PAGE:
His name is John.
His cardboard sign reads, “Birmingham.”
John stands about 5’11 and weighs 160, soaking wet.
His footwear is Carhartt Workboots. People swear that Carhartt Workboots are the best. This shows that he is very conscientious about his feet.
He wears an Army Green long sleeve button-up shirt.
His pants match the shirt.
His face is weather-beaten.
His hair is light brown and straight. It falls past his shoulders.
The top of his head is thinning.
John is 63 years old.

I paid for John’s time.
It cost me one pack of Camel Cigarettes and a bottle of water.
I asked if I could sit and talk with him.

He tells me he is a writer. He’s even got books published. All under a Pen Name, though. He doesn’t tell me the Pen Name, and I decide not to ask.
He has all of his monies direct deposited into a well-known bank in the southeastern part of the US. He has a debit card.
He doesn’t want for anything.
The earth is his home.

John tells me that he is on his way to Mobile, Alabama, and then Louisianna.
He has no wife, no kids, no-nothing to tie him down.
He keeps a bag with him that contains other clothes and toiletries.
He says he has clothing for nice sit-down restaurants and “regular” clothes for “regular stuff” in his bag.

He pulls out three, completely filled, college-ruled notebooks. You know the kind—the ones you had to buy each year for High School.

“These are my daily Journals that are already full.”

He then pulled out a fourth notebook.
“This is the one I’m on now.”

I met John at an odd time. Odd to me, at least.

You see, “John Steinbeck,” the writer of many Great American Classics such as “Of Mice and Men,” in the early ’60s, bought a truck with a camper and took a Road-Trip across America. He took his dog “Charlie” with him. He did this incognito.

In his camper were two bunks, a fridge, a stove, a toilet, and a table to sit at.
It was a pretty Snazzy truck for the ’60s.
He met and talked with as many people as he could.
He even entertained in his camper.

After his trip was complete, he wrote a book about it.
A book I just finished reading called, “Travels with Charlie: In Search of America.”
And the very next day, after reading that book, I came upon “John.” Who seems to be doing the same thing. Only without the vehicle. He’s hitching.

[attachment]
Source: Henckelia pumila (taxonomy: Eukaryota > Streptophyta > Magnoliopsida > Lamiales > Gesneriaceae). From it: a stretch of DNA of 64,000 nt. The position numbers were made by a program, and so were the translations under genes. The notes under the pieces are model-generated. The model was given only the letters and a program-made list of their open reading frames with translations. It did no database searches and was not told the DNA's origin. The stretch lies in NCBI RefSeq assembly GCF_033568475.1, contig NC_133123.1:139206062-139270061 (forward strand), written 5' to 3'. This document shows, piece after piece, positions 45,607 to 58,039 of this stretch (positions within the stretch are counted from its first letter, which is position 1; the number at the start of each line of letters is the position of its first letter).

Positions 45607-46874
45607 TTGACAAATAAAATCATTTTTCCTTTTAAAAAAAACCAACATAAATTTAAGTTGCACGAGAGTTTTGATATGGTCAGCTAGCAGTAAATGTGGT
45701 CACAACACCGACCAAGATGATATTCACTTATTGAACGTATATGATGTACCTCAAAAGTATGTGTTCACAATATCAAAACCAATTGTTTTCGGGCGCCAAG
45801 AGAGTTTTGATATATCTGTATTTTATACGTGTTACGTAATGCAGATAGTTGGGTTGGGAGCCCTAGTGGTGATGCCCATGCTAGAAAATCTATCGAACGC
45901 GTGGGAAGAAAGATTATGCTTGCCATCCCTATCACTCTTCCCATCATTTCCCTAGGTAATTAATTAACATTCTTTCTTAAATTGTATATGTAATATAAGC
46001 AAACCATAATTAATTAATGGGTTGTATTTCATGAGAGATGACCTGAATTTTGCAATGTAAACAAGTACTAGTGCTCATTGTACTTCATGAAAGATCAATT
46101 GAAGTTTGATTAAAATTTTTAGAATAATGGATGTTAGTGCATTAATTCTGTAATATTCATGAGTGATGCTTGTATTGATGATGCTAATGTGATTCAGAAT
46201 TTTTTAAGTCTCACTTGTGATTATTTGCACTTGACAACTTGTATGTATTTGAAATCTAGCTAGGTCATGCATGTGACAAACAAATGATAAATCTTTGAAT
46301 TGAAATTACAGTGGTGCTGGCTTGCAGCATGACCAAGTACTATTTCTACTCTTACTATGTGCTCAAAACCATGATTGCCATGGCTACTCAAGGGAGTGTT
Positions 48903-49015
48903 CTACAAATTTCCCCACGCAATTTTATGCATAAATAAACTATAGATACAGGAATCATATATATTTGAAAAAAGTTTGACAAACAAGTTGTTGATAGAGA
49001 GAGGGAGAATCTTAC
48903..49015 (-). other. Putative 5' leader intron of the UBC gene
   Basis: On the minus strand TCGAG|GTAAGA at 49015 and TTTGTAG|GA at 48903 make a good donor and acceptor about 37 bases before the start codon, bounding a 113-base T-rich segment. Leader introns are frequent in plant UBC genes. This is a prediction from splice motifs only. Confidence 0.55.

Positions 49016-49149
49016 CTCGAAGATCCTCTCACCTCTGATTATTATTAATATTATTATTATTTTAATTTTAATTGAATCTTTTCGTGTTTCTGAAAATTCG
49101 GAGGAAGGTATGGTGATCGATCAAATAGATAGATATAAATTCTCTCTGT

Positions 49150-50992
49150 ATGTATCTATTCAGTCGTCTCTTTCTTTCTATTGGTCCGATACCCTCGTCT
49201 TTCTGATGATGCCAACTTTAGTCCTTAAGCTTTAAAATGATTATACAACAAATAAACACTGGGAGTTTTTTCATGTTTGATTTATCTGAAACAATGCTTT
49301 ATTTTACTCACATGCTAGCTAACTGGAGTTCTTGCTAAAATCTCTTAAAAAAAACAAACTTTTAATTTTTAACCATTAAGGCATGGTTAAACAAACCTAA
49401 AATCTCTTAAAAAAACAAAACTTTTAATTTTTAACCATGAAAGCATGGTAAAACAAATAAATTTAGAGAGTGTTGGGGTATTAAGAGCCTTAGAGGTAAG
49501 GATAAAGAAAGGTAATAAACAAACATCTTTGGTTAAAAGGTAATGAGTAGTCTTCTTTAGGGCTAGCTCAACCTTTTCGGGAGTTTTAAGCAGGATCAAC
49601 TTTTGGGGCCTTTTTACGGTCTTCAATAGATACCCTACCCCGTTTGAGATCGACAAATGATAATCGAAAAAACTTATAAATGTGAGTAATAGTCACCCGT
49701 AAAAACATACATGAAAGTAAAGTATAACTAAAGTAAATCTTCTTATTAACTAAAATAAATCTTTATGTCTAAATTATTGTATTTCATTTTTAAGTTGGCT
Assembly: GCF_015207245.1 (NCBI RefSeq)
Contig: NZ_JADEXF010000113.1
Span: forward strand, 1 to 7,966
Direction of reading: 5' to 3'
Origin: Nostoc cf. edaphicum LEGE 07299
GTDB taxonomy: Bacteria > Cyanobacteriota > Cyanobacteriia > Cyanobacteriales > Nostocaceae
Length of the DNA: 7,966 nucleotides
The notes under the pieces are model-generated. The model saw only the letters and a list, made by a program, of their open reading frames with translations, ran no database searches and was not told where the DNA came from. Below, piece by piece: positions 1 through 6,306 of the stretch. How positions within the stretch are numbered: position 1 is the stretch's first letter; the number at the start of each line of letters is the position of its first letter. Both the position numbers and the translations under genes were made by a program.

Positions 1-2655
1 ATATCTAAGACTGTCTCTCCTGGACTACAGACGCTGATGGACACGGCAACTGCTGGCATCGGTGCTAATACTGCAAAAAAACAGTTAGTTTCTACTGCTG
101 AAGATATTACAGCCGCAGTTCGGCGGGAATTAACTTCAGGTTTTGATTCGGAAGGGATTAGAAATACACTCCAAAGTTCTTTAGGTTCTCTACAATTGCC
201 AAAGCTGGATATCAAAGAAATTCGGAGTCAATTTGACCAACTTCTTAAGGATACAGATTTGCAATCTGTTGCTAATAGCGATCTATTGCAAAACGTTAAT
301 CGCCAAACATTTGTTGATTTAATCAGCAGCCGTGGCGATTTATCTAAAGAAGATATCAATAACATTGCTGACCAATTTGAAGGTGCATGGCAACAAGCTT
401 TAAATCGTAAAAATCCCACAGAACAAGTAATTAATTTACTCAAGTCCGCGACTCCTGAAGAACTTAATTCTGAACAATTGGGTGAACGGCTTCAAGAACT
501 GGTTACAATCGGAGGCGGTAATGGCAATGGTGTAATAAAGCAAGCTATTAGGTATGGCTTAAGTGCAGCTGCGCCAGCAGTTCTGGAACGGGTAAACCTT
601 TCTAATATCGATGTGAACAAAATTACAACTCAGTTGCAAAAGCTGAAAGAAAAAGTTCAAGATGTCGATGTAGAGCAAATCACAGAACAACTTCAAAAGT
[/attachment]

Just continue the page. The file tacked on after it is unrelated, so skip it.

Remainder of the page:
John shows me things in his bag and on his person that proves, to me at least, that he is not a Vagrant.
A Vagrant is a person without a settled home or regular work who wanders from place to place and lives by begging.

While it could be said that John is wandering from place to place, he is in no way “Begging.” At least not for money or food or drink.
He didn’t ask for the pack of cigarettes or the bottle of water that I gave him.
I gave him those things as a “Peace Offering.” —To get him to talk to me.

He tells me about his four sisters living in Florida.
He tells me of his father, who died of a heart attack. His mother died of a heart attack as well.
And because both of John’s parents died of heart attacks, John is a vegetarian.
Not hardcore. He will eat meat now and then when he has no other choice.
In fact, he was eating a Fried Pork Chop when I came up to him.

“The south is full of Fried Porkchops,” John says.
“They even leave the bone in,” he says while laughing.

I added, “They go great on a sandwich too. Mayonaisse, Sweet Onion, Mmm-mmm.”

He then tells me that he will have to eat four bowls of Oatmeal to cleanse the meat out of his system.
He pulls the large box of Oatmeal out of his bag and shows it to me.

“Four bowls. Just to cleanse this ‘pork chop’ outta me.”

I smile. “I add butter and sugar to my oatmeal.”

John replies, “You’ll become diabetic doing that.”

I nod and smile in agreement. After all, I am a diabetic, and he is right.

“I’m on a mission,” John tells me.

“What’s the mission?” I ask.

“I don’t know. Only God knows. I go wherever my heart feels it needs to be.”

“How long is this mission going to take?” I ask.

“The rest of my life,” John says seriously. “And I aim to live a long life, too,” he adds.

“I’m going to stay with friends in Birmingham. I’m going to stay with friends in Mobile as well.” He says. “It’s the ‘in betweens’ where I have to improvise. Sometimes stay at a cheap motel. Sometimes out in the woods along the interstate.”

He asks, “How many miles to Birmingham from right here?”

“Well, I know from my travels that it is about thirty-two miles from here to ‘Malfunction-Junction,’ which will put you in Birmingham. I don’t know which part you’re going to, though.”

“I don’t know either. Just have my friend’s number to call when I get down there.”

“Do you ever hop trains to get where you’re going?” I ask.

“The last train I hopped was in Boston. As a kid, we’d hop on the train to get to the swimming pool. Then, we’d hop the train to get back home.”

I found John to be very strong in his belief in the Lord.

He attended Catholic School growing up.
He also said he graduated from Old Dominion University.

“I lived in Virginia for several years, too,” I said.

“Where at?” John asks.

“Harrisonburg, Virginia,” I reply.

“Oh. I know where that is. Nice.”

Looking at my watch, I knew I had to get going. Although, I could have stayed and talked with John for another hour.

“Well, I wish I was going your way, but I’m not.”
Then, I bid him farewell and safe travels.

We shook hands, and John’s last words to me were, “God always takes care of me.”


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